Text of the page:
What are the largest sources of global warming pollution in the world and in the United States?
According to 2005 figures by the Department of Energy, the US produces 21.1% of all CO2 emitted into the atmosphere, at 5,957 million metric tons. While it was second to the U.S. in 2005, China took over first place in mid-2007, emitting roughly 28% of the world’s CO2. But that does mean that the U.S. emits more CO2 than India (4.1%), Russia (6%), Japan (4.4%), Australia (1.4%), and more than all of Europe (16.6%).
The U.S. emits roughly 30% of its carbon dioxide from the transportation sector and 40% from power plants. We burn coal and natural gas to produce electricity for our homes, businesses, and factories. Most of the oil is burned to power transportation–planes, buses, and cars. Unfortunately, nearly all of the technology that produces this energy is outdated and inefficient. We can continue to live our lives by putting more efficient technology to use, and by generating more energy from clean sources like wind, solar and fuel cells.
Can we curb our emissions of global warming pollution without hurting our economy?
Absolutely. America’s current energy policy is terribly expensive, requiring large subsidies while taking a heavy toll on consumers. Studies show that by investing in clean, renewable energy and energy efficiency, we can reduce our greenhouse emissions the necessary 80% by 2050 while creating new jobs and saving consumers money, and we can do so without producing dangerous and expensive electricity from nuclear reactors.
While many countries in Europe and Asia are recognizing the need to curb emissions, America’s industries are falling behind. America needs policies and programs that will stimulate green power industries so we can ensure that America will once again lead the world in technology and manufacturing. And by making simple choices in the kinds of products we buy, such as compact florescent light bulbs and hybrid cars, we can all save money and protect the environment by consuming less energy.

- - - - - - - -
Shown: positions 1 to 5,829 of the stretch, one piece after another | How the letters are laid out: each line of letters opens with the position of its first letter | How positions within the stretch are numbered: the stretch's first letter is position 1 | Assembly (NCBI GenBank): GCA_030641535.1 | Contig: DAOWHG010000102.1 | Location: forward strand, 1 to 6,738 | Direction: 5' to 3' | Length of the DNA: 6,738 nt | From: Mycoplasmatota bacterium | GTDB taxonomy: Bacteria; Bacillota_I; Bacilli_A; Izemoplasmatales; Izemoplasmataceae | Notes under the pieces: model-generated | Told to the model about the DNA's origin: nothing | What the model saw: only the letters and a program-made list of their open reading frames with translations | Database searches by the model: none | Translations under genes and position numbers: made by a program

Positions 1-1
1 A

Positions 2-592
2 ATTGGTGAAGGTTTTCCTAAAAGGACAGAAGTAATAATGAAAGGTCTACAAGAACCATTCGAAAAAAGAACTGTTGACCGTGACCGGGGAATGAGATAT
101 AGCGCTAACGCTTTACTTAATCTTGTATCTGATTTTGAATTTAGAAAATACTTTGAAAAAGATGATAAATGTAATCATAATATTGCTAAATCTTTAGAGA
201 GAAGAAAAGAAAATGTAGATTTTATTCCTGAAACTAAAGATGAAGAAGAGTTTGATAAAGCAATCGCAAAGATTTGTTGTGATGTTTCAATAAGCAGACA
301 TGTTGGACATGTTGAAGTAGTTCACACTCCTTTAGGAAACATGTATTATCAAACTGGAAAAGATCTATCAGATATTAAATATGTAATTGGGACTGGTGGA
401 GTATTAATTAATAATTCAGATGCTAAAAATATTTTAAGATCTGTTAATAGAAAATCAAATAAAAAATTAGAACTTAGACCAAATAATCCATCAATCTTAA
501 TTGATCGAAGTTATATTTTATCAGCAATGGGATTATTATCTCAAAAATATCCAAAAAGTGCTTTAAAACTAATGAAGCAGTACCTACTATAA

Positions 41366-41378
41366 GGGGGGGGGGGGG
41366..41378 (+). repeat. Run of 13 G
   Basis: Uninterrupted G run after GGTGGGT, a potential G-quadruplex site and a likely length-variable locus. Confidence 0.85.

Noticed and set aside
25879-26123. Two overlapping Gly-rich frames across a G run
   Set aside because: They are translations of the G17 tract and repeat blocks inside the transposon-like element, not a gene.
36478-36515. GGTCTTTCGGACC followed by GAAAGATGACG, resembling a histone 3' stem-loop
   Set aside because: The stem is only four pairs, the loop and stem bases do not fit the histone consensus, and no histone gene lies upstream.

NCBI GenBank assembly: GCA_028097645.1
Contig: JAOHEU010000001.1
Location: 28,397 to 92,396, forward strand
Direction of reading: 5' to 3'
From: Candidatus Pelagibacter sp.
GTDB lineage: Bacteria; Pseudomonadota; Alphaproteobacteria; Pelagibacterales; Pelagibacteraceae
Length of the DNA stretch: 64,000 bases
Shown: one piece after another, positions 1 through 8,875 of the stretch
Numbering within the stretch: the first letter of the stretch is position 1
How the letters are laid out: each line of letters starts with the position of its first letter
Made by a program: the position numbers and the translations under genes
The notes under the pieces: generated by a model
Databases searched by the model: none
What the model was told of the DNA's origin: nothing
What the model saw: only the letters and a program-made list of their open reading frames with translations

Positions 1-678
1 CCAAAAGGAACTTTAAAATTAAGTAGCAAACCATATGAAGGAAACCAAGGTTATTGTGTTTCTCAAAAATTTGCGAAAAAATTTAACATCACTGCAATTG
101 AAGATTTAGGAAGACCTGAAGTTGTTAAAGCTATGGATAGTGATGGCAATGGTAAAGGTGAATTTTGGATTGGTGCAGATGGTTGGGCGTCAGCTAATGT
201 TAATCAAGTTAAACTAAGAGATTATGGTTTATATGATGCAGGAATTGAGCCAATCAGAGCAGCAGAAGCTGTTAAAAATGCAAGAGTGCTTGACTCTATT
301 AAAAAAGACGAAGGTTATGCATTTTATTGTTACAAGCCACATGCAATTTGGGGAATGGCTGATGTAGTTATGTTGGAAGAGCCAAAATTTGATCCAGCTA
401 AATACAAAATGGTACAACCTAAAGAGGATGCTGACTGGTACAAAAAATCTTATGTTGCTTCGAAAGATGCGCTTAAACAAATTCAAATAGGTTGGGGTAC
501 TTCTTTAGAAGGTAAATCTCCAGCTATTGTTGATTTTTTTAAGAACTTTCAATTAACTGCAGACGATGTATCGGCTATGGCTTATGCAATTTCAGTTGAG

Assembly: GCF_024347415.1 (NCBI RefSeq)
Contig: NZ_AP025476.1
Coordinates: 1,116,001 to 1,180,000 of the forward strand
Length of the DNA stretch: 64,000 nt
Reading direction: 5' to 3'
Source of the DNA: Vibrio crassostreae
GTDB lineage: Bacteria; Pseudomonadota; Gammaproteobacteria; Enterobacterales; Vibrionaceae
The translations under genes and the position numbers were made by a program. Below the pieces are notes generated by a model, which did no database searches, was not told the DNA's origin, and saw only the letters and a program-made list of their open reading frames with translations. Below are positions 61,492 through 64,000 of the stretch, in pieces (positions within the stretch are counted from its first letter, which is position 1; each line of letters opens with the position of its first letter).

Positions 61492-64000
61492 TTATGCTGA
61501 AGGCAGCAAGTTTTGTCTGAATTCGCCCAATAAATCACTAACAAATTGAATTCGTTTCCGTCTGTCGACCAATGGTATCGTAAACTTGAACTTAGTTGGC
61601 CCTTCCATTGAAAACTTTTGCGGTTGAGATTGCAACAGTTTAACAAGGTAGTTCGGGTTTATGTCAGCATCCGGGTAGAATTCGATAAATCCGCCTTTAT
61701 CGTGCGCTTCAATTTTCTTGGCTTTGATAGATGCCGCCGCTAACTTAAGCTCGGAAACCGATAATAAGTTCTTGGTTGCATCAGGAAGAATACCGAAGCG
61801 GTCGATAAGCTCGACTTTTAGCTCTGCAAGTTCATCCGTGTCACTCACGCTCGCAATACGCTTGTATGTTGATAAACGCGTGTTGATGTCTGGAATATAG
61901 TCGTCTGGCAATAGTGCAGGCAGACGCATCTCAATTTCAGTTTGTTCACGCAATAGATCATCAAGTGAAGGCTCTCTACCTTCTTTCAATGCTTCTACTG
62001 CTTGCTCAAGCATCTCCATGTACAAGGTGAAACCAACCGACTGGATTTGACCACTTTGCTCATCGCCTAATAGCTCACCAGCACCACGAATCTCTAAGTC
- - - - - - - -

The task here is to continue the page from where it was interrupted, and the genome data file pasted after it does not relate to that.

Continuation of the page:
- Read the latest report that proves we can curb global warming and create jobs.
- Read the Sierra Club’s official roadmap to achieving 80% carbon reductions by 2050 without nuclear power.
- Read Energy [R]evolution: a Blueprint for Solving Global Warming
- Read the Institute for Energy and Environmental Research’s Carbon-Free and Nuclear-Free: A Roadmap For U.S. Energy Policy
How is the international community addressing climate change?
Recognizing the urgency of the threat posed by climate change, developing countries agreed at recent UN climate change negotiations in Bali to complement developed-country mitigation targets with nationally appropriate mitigation actions of their own. This represents a significant change of position on the part of developing countries. The U.S. has the opportunity to capitalize on the momentum of Bali if we act quickly to put in place the necessary legislation to reduce domestic emissions.
Is it too late to stop global warming?
While it is true that global warming is already occurring and affecting the way we live, we can prevent global temperatures from reaching dangerous levels if we take steps now to begin dramatically reducing our carbon emissions. If we do not begin to shift to clean energy, the heat waves and hurricanes that we have already suffered through will worsen. Thankfully, we have all the tools necessary to curb our emissions of greenhouse gases–tools like clean energy, energy efficiency, and cars that go farther on a gallon of gas. Click here to learn more about global warming solutions.